Just as with my ISF, I found that a single ICR for the whole day worked. With one exception though, which I’ll get to.
One thing to realise about the carb ratio is that it goes hand-in-hand with the ISF. That is:
ISF: How much our BG will change when we add insulin.
ICR: How much insulin we need to give to counter the effects of carbohydrates.
What ties them together is our “carb sensitivity”. That is:
CSF: How much our BG will change when we consume carbohydrates.
Unless our sensitivity to carbs changes for some reason, the ratio between the ISF and ICR should stay constant. And for me it largely has (my own ISF scaling keeps the CSF constant at the moment).
But this is where that exception I mentioned comes in.
Breaking the Fast
For the first meal of the day, I generally found I needed more insulin than other meals. When trying to sort out carb-counting, it felt as though things should be simple at the start of the day, and by carefully counting carbs I should be able to manage. But it was always a challenge to get right. In the end I realised that I needed more insulin for breakfast than for the same carbs at other times of the day.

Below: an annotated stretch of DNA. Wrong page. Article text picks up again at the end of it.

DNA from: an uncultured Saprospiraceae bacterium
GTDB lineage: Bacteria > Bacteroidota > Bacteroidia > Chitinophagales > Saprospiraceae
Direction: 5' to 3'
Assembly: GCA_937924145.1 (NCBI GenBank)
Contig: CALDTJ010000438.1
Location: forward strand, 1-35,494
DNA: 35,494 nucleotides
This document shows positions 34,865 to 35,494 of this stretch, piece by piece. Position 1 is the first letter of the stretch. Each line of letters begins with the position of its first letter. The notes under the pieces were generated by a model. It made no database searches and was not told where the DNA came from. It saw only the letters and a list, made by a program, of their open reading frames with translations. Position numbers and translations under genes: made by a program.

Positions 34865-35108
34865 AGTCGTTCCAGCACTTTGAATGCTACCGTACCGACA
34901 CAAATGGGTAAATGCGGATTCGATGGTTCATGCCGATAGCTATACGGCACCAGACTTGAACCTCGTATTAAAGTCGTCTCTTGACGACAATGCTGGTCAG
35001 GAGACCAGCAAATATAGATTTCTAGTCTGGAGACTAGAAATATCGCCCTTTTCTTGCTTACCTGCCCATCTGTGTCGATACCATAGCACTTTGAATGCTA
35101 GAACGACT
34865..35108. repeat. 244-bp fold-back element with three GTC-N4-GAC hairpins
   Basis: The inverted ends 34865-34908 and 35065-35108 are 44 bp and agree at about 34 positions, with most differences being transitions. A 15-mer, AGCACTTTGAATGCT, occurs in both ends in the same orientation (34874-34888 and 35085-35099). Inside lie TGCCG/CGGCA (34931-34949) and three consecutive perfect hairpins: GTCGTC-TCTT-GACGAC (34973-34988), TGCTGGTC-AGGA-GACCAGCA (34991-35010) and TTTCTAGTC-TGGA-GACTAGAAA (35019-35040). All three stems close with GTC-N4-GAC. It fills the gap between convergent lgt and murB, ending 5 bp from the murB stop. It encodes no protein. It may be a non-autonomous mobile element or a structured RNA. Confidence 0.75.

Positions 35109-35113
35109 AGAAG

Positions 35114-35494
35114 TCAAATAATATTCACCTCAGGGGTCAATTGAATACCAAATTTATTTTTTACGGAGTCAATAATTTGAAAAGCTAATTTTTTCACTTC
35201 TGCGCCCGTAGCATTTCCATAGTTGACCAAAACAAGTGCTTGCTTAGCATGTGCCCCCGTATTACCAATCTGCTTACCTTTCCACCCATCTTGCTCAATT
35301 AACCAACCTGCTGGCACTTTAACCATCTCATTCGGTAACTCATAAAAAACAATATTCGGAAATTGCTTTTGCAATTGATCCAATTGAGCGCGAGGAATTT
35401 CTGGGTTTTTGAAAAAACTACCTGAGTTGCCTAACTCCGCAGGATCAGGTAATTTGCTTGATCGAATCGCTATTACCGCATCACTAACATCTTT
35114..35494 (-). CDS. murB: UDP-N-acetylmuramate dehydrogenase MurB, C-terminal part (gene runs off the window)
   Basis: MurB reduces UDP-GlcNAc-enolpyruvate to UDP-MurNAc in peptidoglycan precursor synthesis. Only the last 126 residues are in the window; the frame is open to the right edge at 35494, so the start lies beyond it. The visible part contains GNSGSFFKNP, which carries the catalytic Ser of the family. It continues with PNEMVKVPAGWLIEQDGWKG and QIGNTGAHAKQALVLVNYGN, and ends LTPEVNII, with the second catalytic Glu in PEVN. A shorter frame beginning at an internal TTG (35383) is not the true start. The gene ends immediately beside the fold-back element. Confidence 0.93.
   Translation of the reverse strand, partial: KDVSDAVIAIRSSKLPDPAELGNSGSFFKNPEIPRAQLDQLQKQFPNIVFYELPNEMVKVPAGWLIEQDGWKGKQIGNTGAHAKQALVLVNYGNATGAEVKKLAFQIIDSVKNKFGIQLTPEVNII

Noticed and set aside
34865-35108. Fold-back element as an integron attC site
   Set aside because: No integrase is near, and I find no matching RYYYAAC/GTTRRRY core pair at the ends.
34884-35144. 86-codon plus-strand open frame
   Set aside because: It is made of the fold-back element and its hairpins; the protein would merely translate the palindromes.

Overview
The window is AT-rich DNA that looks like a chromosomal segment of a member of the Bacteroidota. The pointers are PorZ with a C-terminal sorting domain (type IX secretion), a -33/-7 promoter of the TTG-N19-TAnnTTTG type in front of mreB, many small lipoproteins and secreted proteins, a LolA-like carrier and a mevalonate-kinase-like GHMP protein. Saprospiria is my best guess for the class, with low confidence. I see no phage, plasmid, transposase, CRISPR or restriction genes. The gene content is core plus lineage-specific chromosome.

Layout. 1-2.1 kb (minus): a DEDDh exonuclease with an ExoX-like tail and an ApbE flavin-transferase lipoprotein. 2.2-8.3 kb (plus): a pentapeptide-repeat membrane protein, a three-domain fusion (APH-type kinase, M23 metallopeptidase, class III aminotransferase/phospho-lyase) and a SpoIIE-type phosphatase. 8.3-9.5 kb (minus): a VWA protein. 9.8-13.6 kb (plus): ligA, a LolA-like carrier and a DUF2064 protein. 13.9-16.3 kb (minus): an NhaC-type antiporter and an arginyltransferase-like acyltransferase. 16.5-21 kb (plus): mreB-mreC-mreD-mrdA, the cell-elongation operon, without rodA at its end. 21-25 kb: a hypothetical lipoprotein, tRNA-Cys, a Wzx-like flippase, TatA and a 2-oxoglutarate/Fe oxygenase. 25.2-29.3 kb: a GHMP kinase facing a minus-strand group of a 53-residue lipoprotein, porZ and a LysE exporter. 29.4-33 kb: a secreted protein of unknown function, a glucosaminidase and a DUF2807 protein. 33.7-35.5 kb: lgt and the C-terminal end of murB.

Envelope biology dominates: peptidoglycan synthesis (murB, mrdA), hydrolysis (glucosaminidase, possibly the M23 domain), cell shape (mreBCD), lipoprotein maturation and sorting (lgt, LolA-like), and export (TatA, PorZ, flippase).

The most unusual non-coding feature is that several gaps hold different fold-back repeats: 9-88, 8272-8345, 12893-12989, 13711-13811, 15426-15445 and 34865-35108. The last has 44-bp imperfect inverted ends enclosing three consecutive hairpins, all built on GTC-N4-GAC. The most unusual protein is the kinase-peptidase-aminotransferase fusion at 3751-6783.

I noticed my ISF was not affected, but the CSF (and thus ICR) was.
I know many people who have found similar, and use the time-based pump profiles to set up more-aggressive dosing for breakfast time. However that didn’t work for me. In my work I was sometimes up at 5am (for example heading out for a dawn photoshoot) and sometimes up at 11am (e.g. after a late night photographing nocturnal wildlife). My breakfast does not always happen at the same time of day. And I prefer to make my diabetes management fit my life rather than have to restrict my life to fit the management tools I have available.
The Break-Fast Phenomenon
No matter what the time of day, I noticed that it was always the first food after a fast that had a stronger carb sensitivity. Literally the “break-fast”.
In fact I generally needed 65% more insulin for the same carbs at breakfast. But if I had some more food an hour later, my insulin requirements had gone back to normal. Initially I accounted for this with a modified “breakfast” profile which I selected within the bolus calculator. Again, my insulin sensitivity (how much I need for BG corrections) does not seem to change.
By putting a “b” suffix on a copy of the current profile, even if the profile names get sorted it will be next to the current profile in a list in software like AndroidAPS, so it was quick and easy to select in the bolus calculator.